Rambam Hospital — a new community hospital in Nahariya, Lebanon: The first battle between Israel and Lebanese militants
At Rambam Hospital in Haifa, the underground facilities sit mostly empty, but ready. Many parking spots have hospital beds already, other sections have numbers to signify a patient area with hookups, waiting for the beds that are currently in use upstairs to be rolled down. On a recent visit, hospital leaders were running a drill to help nurses and doctors get used to working in the facility.
There are familiar hospital scenes: a father caressing the feet of his newborn, family members crowded around the bed of an ailing loved one, and a nurse drawing blood.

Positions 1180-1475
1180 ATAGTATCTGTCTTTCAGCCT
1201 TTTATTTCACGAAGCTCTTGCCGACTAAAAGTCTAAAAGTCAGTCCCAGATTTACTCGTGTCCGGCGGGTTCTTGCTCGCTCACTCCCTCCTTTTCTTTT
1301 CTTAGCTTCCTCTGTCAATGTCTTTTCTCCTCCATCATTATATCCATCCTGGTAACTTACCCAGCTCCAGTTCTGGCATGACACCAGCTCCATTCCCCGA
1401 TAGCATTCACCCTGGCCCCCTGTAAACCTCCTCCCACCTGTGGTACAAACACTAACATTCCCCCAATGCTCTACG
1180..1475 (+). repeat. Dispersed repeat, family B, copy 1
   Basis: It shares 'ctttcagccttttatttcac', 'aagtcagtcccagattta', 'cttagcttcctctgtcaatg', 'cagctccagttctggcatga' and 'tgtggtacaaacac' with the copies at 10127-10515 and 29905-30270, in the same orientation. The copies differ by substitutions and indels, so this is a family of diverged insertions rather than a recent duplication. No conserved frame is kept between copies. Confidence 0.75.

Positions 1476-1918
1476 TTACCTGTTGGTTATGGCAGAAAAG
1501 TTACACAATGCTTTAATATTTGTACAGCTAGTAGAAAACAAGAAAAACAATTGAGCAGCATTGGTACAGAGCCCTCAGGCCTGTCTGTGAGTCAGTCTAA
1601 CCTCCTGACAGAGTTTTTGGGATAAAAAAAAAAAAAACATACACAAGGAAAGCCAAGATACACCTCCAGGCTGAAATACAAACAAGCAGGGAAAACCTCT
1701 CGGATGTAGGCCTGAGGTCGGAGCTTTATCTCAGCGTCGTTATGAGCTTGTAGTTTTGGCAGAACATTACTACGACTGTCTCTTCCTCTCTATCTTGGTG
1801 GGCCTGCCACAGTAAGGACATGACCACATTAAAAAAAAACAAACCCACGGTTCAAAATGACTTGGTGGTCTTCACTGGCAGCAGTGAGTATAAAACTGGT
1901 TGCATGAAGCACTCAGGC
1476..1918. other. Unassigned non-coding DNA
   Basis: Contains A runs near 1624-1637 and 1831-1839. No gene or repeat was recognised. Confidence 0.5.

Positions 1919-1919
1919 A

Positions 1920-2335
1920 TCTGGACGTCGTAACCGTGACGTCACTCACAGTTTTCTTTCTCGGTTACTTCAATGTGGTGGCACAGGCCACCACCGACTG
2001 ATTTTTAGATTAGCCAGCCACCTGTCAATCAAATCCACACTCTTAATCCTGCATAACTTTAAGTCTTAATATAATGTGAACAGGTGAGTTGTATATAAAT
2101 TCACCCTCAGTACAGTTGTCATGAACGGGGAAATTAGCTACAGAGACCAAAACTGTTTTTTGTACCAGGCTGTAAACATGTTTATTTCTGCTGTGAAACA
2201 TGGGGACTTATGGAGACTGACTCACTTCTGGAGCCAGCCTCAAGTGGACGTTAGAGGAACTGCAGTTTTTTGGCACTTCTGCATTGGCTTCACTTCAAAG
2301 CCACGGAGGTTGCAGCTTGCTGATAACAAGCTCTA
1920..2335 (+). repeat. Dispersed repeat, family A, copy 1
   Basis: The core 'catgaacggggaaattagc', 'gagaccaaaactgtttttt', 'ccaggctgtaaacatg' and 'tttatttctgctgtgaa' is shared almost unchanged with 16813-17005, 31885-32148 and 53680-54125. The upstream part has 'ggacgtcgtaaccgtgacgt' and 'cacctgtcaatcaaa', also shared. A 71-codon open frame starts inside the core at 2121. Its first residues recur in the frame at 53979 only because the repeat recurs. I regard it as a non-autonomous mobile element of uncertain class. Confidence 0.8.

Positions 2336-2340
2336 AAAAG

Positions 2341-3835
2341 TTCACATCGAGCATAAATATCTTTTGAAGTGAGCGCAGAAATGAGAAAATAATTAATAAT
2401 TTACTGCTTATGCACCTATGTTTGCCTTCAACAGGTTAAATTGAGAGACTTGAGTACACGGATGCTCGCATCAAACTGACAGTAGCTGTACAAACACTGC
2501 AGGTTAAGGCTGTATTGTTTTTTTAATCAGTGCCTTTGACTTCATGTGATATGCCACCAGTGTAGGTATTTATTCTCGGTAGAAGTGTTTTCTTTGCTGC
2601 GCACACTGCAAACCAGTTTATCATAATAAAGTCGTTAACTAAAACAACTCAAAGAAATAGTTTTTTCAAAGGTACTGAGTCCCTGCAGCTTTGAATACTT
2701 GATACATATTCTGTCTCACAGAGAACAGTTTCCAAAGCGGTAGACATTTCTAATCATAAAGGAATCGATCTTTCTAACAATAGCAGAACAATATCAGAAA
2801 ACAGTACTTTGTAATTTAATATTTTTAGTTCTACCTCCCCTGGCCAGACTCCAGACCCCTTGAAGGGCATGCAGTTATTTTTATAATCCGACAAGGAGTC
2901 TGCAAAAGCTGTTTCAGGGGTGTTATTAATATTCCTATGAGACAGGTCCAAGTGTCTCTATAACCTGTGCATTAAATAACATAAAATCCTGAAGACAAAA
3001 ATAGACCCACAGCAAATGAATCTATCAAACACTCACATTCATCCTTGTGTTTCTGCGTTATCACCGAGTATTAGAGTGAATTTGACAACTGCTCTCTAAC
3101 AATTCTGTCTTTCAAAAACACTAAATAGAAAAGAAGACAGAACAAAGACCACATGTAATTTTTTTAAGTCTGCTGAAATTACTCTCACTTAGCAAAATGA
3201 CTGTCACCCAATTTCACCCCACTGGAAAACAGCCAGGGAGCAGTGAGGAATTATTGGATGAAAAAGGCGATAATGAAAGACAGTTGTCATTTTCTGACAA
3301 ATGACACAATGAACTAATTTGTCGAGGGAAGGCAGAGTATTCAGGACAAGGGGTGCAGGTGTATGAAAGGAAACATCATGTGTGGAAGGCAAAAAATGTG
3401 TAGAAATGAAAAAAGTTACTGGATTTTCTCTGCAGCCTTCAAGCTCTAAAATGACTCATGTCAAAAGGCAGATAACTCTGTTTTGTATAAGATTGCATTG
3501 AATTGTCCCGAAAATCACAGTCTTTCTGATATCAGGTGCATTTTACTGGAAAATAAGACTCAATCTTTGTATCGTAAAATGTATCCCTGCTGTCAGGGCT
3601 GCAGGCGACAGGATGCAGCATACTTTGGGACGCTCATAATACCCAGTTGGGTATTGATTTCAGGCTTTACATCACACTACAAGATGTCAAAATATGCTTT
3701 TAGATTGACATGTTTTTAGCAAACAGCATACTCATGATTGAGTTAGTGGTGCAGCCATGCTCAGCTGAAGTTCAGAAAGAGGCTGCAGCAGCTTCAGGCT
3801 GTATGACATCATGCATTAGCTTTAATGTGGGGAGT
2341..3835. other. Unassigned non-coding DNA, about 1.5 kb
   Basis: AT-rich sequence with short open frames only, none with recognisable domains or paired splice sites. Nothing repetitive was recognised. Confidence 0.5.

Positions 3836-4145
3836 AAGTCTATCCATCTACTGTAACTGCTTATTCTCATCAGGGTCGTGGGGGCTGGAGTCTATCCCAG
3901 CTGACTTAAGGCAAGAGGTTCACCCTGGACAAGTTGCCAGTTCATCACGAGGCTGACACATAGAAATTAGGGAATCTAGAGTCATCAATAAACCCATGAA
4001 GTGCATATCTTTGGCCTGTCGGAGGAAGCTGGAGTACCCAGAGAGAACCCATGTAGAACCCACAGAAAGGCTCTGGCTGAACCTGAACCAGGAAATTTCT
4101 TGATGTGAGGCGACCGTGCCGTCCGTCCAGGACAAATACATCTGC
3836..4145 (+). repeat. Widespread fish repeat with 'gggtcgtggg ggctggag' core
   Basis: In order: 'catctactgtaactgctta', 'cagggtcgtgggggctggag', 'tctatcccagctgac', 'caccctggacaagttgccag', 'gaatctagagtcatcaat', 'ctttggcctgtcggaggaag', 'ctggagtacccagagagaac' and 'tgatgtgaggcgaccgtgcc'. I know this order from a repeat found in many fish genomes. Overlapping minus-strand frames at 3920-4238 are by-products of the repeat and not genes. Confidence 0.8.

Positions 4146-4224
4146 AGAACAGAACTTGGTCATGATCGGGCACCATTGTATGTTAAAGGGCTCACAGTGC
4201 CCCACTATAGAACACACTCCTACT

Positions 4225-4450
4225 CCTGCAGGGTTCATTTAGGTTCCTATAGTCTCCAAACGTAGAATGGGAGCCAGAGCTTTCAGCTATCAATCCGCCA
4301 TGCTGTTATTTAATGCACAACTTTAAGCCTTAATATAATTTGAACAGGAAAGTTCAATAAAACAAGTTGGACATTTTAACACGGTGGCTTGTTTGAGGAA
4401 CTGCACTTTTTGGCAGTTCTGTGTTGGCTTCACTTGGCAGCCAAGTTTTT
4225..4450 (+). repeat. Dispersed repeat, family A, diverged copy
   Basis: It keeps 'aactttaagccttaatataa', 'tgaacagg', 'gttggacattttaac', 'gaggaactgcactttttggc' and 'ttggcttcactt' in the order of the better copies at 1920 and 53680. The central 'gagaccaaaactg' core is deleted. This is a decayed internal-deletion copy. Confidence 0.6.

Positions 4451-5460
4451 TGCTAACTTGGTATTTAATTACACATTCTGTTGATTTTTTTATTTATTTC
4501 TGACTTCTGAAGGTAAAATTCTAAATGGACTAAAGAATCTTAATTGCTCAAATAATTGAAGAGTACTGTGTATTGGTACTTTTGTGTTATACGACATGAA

The community hospital in Nahariya is just 6 miles from the border with Lebanon — where tensions and fighting between Israel and Lebanese militants are intensifying.
The director of the hospital says that they are preparing themselves to care for their patients even under fire. He is wearing a protective vest.
It took a few hours to move the first patients underground, after over 1,400 people were killed when Hamas-backed extremists crossed into southern Israel.
In response, Israel’s military has launched near-continuous airstrikes on the Gaza Strip, killing over 10,000 Palestinians, according to Gaza’s Health Ministry, and displacing nearly 1.5 million people, according to United Nations figures.
The war has also ignited what experts are so far calling a “limited spillover” of conflict between Israeli forces and militants in neighboring Lebanon.
The Haifa Hospital as a Base for the Emergency Medical Care System in Israel’s 2006 War with Lebanon: A State of the Art